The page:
And as you’re building your list, make sure you take that list that list, because that list is a business asset, you burn that list out, you might as well be throwing your frickin like, take your money, take your conference room table, take all the chairs around it, go outside and light it on fire, and see how everybody thinks about it. But like, that’s what you’re doing. Like, this is an asset for your business where you don’t always think about it in those terms.

Tim 20:32
When you’re talking about, I’m gonna jump back to like burning, burning through your list. I think that goes back to like that segmentation being so important, because if you’re just, you know, carpet bombing, like everybody on the list multiple times a week, same thing, no consideration for who they are, what the product is, you’re now like you said, you’re sitting in a conference room table on fire, and people in the business, the CEO is gonna come out and be like, What are you?

Tim 20:59
Why are you setting fire to the furniture? Well, we’re doing the same with our email list. It’s like, I think you’ve won them. And then taking that time and energy to be thoughtful, and the right segmentations automations. That’s where email can become very quickly, one of the most valuable assets that an online business can own.

Tim 21:21
And, you know, you just got to keep feeding, getting new people signing on. But if you have all of that built, right, then automation is that big thing. It’s, it’s ongoing, you go to bed at night, and it’s working.

Robbie 21:34
And, and so like, again, the automations those those drives the behaviors when they drive, so like understanding, Hey, what is their customer journey look like? What are the behaviors we will see along that journey? How do we want to make sure they’re purchasing? Again, if they haven’t purchased and a specific window? How do we know, hey, if they’re browsing for something, how do we follow up with them.

Robbie 21:53
And some of this is like, again, just understanding the customer what they need along those along the course of that journey. Like for those you can introduce as many automations as you want. And really, like make that, if you can curate that experience, like, that’s really powerful. And that’s valuable. And doing that in a consistent way is, is just like absolute gold, because that’s working to build a foundation for the for, basically, for revenue for your business.

Robbie 22:18
And that’s also kind of like investing, I always joke like, it’s not super sexy, you’re on the front end, it’s like investing in your 401K like it compounds over time, but you don’t see that in real time as much as you wish you could. So it’s not sexy, a lot of the ways that other channels are, so it doesn’t get the attention that they deserve. But it, it generates a lot of revenue.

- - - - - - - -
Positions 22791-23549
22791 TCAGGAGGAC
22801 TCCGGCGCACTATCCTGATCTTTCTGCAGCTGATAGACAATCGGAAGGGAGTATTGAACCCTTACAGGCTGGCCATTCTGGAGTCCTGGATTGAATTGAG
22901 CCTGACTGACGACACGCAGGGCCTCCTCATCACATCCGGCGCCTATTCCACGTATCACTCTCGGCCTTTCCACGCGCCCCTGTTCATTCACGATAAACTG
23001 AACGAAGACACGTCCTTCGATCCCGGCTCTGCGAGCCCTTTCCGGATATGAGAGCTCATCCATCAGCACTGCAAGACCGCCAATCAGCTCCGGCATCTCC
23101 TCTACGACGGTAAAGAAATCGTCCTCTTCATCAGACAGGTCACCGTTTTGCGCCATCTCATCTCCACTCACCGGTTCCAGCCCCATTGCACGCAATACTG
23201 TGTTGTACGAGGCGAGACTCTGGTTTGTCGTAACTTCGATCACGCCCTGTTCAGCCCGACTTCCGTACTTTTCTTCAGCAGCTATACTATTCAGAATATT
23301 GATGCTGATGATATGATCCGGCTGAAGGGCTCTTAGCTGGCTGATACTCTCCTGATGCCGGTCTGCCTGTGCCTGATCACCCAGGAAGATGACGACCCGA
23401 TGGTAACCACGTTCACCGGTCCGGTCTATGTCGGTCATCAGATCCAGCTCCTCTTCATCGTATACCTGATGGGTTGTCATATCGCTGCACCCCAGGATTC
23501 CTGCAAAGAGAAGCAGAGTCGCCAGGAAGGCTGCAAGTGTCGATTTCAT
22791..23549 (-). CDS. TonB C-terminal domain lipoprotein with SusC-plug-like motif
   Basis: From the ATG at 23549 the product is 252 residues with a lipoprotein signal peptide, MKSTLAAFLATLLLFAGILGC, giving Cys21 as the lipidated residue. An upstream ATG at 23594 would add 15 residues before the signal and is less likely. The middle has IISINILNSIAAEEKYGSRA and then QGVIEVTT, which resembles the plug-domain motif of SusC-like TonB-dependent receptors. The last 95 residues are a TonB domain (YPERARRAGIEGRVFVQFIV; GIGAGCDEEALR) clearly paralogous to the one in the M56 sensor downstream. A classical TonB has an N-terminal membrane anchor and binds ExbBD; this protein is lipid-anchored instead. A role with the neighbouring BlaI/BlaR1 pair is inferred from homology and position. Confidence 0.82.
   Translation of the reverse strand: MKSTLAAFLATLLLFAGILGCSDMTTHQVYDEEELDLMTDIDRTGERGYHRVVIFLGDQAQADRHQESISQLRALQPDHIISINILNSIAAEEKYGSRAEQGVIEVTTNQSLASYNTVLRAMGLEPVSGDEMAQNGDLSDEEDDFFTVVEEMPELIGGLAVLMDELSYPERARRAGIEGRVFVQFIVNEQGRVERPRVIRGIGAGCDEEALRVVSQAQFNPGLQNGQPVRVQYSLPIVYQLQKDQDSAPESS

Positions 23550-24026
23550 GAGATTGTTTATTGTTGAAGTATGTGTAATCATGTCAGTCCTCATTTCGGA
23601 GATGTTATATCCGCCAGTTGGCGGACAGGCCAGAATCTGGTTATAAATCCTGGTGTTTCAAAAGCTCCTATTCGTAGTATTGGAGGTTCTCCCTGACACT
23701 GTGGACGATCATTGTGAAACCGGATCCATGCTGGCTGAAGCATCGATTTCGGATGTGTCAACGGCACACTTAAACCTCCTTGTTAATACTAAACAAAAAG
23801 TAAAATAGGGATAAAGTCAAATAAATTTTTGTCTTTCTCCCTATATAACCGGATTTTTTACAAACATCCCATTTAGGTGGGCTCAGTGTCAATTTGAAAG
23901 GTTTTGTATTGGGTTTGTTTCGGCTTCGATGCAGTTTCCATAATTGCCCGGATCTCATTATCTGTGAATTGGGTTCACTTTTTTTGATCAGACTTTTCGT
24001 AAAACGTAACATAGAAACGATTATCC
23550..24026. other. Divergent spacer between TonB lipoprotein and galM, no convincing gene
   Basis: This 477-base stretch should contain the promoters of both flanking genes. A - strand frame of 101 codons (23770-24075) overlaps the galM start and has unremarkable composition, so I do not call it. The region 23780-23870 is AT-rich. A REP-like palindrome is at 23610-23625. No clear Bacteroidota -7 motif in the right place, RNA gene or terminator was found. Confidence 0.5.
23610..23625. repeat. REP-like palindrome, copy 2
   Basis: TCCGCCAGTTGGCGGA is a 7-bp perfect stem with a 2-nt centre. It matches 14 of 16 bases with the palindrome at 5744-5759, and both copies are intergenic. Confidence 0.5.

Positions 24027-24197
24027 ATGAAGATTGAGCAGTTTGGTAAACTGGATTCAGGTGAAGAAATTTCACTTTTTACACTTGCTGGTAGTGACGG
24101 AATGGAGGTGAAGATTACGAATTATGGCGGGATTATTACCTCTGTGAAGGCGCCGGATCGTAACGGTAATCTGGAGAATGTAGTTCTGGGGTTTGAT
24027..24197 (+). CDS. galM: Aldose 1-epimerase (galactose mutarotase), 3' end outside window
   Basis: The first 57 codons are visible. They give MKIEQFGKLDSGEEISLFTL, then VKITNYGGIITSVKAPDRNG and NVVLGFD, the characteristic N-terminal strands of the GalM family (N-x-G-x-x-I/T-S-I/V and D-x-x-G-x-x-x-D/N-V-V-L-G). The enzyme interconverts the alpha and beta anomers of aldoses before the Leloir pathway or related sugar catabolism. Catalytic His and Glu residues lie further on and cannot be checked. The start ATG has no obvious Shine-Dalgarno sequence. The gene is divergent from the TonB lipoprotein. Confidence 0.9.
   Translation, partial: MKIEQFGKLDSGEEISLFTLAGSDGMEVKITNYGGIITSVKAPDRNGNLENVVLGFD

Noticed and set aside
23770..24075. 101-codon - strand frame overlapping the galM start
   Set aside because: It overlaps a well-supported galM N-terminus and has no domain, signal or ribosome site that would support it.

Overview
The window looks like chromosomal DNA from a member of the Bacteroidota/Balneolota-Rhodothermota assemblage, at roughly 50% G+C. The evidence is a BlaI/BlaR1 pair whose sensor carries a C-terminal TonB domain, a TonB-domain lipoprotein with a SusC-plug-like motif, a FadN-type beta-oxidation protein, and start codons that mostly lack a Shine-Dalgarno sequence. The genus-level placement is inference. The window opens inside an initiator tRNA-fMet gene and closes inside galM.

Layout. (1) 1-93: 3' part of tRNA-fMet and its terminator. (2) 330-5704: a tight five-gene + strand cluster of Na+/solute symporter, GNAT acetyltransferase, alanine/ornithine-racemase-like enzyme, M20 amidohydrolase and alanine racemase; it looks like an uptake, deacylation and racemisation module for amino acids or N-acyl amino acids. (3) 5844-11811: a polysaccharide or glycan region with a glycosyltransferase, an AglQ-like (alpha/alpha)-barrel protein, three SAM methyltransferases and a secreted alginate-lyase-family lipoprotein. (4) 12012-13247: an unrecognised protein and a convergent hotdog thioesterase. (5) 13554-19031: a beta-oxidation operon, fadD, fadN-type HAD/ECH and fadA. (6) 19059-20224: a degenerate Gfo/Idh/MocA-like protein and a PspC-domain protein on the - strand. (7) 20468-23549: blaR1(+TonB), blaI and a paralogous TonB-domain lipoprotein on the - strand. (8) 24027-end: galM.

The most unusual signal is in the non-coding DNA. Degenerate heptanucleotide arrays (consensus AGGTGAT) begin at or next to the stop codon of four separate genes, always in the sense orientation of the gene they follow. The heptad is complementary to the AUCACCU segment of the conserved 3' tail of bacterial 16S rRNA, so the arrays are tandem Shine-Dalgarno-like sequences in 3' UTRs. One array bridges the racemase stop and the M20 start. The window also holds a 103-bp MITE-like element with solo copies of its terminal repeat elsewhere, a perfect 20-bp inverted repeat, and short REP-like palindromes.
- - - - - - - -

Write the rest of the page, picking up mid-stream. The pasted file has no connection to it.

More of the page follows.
Robbie 22:37
And if you can have like 10% of your revenue coming from those 15%, then 20%. Like that’s just a base that you can roll off of it makes everything else better, improves that conversion rate inside a user retention rate of the site. And just I can’t, that’s why I’ve been like completely blown away by this because I was like, like, I went into 2000, like the early 2018. I was like email, it’s a it’s a channel, it’s a cool channel, it’s it works.

Robbie 23:03
And then up-side like emails, like the sexiest like marketing channel I can think of because like, this is where you’re taking somebody from a one-time customer to a five-time customer and driving lifetime value through the roof. And it just offers lots of unique opportunities in e-commerce space. And also like B2B, this works where you can nurture this relationship through the process of basically doing what you’re selling,

Tim 23:09
It supplements their efforts, it’s like it’s not putting it all on Bill and the sales team to be making cold calls all day, it’s like, by the time Bill finally gets talking to them, they’ve they’ve been nurtured through a sequence of well thought out things that that specific persona or customer type is going to be looking for.

Robbie 23:50
And like, again, with that content, too, you get a line that content up that they may have never seen. And honestly, for some of those businesses, like in the b2b space, like there’s no, there’s no Netflix for plumbers, like there’s no, there’s none of that, where they suddenly say.

Tim 24:04
It would be so excited though, if it was.

Robbie 24:06
It would look like the bar for what looks like is so low. And when you speak to them and around a topic that they’re passionate about, and like or they’re an expert in, like an expert and help them through that problem. Like they could they’re going to be your biggest advocate or you’re going to be their hero because that’s a lot of tension. And, and fear may run that decision because a B2B decision, you don’t want to screw that up.

Robbie 24:31
But there’s so much value there. And then consistently maintaining that value over time as you’re releasing content. Like making that cadence consistent of offering value offering value offering value, your sale, you’re going to do things like you’re going to do things like promotions, but finding a way to build on top of the foundation you’ve already built through content and distributing content.

Robbie 24:55
And if you want to make a sale, this is more like understanding Hey, this is relationship building we’re doing so focusing on more relational relational communication as opposed to transactional communication. And when you find that right balance, it’s it’s startling for some people because they’re like, wait, I sent an email about, like, this is how to like, like, like, shave your horse on that this time of year in reichweite. This generated like, 1000s of dollars for us. And like, as like, yeah.

Robbie 25:25